Certified Copy / The Report (Criterion)

Reviewer: Philip Tatler IV
Ratings (out of five):

Certified Copy **** 1/2
The Report **** 

Over the course of its 106-minute running time, Certified Copy primarily features two attractive people – Juliette Binoche and William Shimell – involved in a heated discussion about art and love. Their argument ultimately calls into question the fate of their own relationship. If this sounds like boiler plate “art house” fodder, it’s because it is. As Godfrey Cheshire remarks in the liner notes for Criterion’s release of Copy, the film “confidently revives a certain kind of European art cinema” – belonging to a tradition that includes My Voyage to Italy, My Dinner With Andre, and Richard Linklater’s Before films.

However, Certified Copy is also a film by Abbas Kiarostami, the idiosyncratic Iranian auteur whose films almost constitute a genre in themselves. Most of his films elasticize the line between documentary and fiction; plot points (in as much as they exist at all in a Kiarostami film) can’t be trusted to retain their initial significance.

From its opening scene, Certified Copy gently misdirects; an interpreter welcomes an Italian audience to an art lecture, apologizing for the lateness of the speaker. The interpreter is played by Angelo Barbagallo, who also happens to be one of the film’s producers, already adding a meta-layer to the proceedings. The lecturer is James Miller (opera singer William Shimell, making his film debut here), an art historian who has recently published a book exploring the possibility that facsimiles of masterpieces might be as legitimate as (or even better than) the original works. The copy’s merit, he argues, is based on the fact that it points toward the original.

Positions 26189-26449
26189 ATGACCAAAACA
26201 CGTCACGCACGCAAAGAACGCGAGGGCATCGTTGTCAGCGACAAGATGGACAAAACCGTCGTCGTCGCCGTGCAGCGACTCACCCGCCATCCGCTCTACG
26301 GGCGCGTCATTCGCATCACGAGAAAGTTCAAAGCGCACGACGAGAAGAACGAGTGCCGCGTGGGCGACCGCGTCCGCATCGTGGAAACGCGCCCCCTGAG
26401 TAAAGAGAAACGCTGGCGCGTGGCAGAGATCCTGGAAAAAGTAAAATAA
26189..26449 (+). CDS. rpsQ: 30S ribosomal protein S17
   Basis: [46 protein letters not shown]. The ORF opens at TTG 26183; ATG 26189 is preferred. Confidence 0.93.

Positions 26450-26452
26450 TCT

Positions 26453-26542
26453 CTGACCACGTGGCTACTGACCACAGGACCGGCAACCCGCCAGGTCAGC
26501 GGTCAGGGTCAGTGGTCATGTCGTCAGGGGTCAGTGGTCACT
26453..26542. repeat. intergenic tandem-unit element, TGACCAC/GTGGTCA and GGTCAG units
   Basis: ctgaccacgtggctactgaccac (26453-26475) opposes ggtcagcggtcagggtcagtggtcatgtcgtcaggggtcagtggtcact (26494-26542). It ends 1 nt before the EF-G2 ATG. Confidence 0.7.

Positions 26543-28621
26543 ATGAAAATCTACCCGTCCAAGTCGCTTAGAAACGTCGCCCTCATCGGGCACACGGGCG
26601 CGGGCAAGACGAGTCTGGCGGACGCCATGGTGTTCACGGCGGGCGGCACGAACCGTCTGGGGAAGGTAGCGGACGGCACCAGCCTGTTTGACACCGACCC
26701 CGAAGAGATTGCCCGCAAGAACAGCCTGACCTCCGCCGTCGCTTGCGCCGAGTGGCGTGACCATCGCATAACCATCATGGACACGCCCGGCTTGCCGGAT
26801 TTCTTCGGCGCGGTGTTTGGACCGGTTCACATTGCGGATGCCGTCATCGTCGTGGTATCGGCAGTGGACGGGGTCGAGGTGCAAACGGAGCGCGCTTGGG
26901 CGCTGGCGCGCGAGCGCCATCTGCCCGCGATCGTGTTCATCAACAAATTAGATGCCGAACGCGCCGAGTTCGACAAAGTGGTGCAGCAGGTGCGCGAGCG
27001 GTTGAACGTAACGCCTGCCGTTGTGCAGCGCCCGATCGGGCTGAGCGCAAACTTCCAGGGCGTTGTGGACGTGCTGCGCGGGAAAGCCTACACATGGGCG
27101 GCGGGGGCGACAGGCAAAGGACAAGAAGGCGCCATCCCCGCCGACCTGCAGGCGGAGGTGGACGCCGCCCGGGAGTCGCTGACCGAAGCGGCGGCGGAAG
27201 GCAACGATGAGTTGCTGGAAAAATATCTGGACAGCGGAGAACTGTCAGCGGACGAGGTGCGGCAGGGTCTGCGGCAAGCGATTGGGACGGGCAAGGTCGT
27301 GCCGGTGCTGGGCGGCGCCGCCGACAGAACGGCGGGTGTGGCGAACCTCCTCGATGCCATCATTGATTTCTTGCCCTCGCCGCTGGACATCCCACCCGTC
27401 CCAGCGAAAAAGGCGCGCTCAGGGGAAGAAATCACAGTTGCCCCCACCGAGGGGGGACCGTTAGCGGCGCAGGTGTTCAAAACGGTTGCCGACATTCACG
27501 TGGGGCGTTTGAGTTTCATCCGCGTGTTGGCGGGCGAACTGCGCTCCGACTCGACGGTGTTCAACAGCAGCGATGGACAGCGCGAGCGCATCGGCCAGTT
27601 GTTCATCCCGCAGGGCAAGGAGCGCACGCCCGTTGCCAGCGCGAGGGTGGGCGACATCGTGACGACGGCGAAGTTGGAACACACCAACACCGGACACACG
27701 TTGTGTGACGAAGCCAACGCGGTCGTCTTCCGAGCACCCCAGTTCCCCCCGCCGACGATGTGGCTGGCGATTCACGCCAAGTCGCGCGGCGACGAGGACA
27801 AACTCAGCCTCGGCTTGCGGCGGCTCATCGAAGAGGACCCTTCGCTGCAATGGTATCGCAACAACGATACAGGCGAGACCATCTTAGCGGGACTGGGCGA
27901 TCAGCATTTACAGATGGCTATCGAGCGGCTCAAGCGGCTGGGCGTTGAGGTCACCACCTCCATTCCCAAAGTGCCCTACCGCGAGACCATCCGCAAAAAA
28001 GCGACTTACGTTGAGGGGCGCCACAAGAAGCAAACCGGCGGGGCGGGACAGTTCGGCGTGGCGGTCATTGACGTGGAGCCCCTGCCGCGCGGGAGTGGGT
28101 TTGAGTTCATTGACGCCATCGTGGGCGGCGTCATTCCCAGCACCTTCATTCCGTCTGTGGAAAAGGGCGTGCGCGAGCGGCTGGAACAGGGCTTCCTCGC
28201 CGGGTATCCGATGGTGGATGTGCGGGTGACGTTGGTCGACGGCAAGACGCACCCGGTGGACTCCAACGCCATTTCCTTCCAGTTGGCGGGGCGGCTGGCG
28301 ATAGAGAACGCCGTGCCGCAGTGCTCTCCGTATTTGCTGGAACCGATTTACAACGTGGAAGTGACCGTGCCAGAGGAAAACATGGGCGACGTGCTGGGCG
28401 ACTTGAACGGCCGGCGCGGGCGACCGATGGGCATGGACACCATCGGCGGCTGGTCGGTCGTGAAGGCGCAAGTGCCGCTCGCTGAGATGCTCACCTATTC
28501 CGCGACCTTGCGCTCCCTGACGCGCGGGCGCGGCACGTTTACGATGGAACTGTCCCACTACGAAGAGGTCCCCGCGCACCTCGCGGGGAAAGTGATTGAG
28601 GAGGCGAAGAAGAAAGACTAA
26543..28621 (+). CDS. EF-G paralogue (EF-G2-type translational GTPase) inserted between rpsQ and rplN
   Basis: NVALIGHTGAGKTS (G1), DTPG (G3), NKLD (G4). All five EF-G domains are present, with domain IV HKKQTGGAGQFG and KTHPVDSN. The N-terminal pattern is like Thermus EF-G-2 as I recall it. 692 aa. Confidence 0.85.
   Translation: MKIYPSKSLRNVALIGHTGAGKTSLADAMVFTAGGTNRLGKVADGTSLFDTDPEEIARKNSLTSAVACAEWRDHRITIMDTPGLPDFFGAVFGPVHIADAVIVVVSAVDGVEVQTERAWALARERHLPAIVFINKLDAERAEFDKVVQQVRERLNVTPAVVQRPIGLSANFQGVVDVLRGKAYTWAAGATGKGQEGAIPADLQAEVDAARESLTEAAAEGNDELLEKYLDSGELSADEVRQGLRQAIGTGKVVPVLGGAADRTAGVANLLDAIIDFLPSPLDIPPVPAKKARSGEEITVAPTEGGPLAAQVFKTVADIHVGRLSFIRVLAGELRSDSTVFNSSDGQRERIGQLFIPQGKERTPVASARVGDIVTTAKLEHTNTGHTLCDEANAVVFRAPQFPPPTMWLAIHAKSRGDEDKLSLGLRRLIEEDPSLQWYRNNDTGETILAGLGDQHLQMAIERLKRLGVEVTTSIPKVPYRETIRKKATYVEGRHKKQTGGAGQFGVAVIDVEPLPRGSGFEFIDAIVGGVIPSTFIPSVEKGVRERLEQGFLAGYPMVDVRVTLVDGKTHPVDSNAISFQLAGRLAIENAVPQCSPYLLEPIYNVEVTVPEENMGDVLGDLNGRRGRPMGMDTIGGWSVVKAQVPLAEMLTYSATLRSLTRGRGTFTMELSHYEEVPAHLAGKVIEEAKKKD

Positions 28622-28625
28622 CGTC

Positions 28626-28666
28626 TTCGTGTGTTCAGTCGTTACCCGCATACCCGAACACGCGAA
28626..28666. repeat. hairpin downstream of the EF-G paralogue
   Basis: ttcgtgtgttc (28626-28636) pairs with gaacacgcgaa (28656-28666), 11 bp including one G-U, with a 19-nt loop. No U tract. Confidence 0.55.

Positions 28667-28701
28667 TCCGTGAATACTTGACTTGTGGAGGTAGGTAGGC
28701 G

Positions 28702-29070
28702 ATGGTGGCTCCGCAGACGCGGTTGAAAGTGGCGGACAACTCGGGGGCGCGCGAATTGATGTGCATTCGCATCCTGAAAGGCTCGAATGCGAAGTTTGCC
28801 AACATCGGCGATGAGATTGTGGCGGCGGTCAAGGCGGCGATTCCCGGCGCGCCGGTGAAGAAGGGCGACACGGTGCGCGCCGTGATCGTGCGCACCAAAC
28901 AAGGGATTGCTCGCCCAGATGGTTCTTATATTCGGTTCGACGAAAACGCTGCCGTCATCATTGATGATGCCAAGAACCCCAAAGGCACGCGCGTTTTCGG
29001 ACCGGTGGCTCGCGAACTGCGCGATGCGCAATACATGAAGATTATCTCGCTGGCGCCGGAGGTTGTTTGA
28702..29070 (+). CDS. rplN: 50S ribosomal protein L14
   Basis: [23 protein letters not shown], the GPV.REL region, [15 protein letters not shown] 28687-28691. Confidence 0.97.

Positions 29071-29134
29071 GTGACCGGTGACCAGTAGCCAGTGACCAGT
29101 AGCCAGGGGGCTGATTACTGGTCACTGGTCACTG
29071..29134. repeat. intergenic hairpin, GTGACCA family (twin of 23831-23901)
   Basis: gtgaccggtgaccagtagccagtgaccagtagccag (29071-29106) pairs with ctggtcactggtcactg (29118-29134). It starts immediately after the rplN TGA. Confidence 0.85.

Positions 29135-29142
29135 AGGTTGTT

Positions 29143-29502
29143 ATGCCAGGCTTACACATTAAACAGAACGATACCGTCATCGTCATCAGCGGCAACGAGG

The lecture is quietly intruded upon by a woman (Juliette Binoche) and her son (Adrian Moore). The woman scribbles a note, hands it to the interpreter, and then leaves with her son. The woman’s note is an invitation for Miller to come meet with her at her antiquities shop. By all appearances, she’s an uber-fan; upon their meeting, she presents six copies of Miller’s book for him to autograph and convinces him to accompany her on a daytrip to a local village.

Still, something’s off. For a fan, she’s instantly combative, teasing Miller about the absurdity of his thesis (“I wrote it to convince myself,” Miller shrugs) and, ultimately, refuting his claim that “a good copy is better than the original.” Following a long conversation in the car (a common location in Kiarostami films), the couple continue their dialogue in the Tuscan village of Lucignano, ducking through an art gallery, stopping in a café, observing her favorite statue (which he can’t stand), and ending up in a location that holds great significance for them both…

… and that’s the problem with reviewing Certified Copy. I can’t delve too much into specifics except to say that there’s a point in the village – almost exactly midway through the film – that the action and dialogue pass through a worm hole that completely revises our perceptions of Binoche’s character (who is listed in the credits as “she”) and her relationship to Miller.